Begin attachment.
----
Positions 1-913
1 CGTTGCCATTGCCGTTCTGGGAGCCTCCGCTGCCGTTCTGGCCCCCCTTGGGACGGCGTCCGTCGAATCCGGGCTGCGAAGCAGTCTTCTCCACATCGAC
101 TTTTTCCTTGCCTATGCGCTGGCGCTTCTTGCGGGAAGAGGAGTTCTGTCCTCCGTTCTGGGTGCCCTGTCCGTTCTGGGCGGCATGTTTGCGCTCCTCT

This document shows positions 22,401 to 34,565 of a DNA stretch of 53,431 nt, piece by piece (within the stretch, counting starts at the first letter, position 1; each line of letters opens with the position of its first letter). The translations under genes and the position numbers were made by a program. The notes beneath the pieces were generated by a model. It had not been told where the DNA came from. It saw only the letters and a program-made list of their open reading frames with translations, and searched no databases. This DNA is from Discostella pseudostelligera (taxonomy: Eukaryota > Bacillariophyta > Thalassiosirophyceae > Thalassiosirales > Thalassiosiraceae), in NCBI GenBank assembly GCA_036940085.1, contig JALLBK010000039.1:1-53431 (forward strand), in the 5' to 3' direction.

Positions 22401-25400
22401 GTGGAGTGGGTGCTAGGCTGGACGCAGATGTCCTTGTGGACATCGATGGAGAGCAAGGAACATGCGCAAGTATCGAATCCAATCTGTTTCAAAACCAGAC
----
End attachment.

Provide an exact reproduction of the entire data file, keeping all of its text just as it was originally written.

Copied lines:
Positions 1-913
1 CGTTGCCATTGCCGTTCTGGGAGCCTCCGCTGCCGTTCTGGCCCCCCTTGGGACGGCGTCCGTCGAATCCGGGCTGCGAAGCAGTCTTCTCCACATCGAC
101 TTTTTCCTTGCCTATGCGCTGGCGCTTCTTGCGGGAAGAGGAGTTCTGTCCTCCGTTCTGGGTGCCCTGTCCGTTCTGGGCGGCATGTTTGCGCTCCTCT

This document shows positions 22,401 to 34,565 of a DNA stretch of 53,431 nt, piece by piece (within the stretch, counting starts at the first letter, position 1; each line of letters opens with the position of its first letter). The translations under genes and the position numbers were made by a program. The notes beneath the pieces were generated by a model. It had not been told where the DNA came from. It saw only the letters and a program-made list of their open reading frames with translations, and searched no databases. This DNA is from Discostella pseudostelligera (taxonomy: Eukaryota > Bacillariophyta > Thalassiosirophyceae > Thalassiosirales > Thalassiosiraceae), in NCBI GenBank assembly GCA_036940085.1, contig JALLBK010000039.1:1-53431 (forward strand), in the 5' to 3' direction.

Positions 22401-25400
22401 GTGGAGTGGGTGCTAGGCTGGACGCAGATGTCCTTGTGGACATCGATGGAGAGCAAGGAACATGCGCAAGTATCGAATCCAATCTGTTTCAAAACCAGAC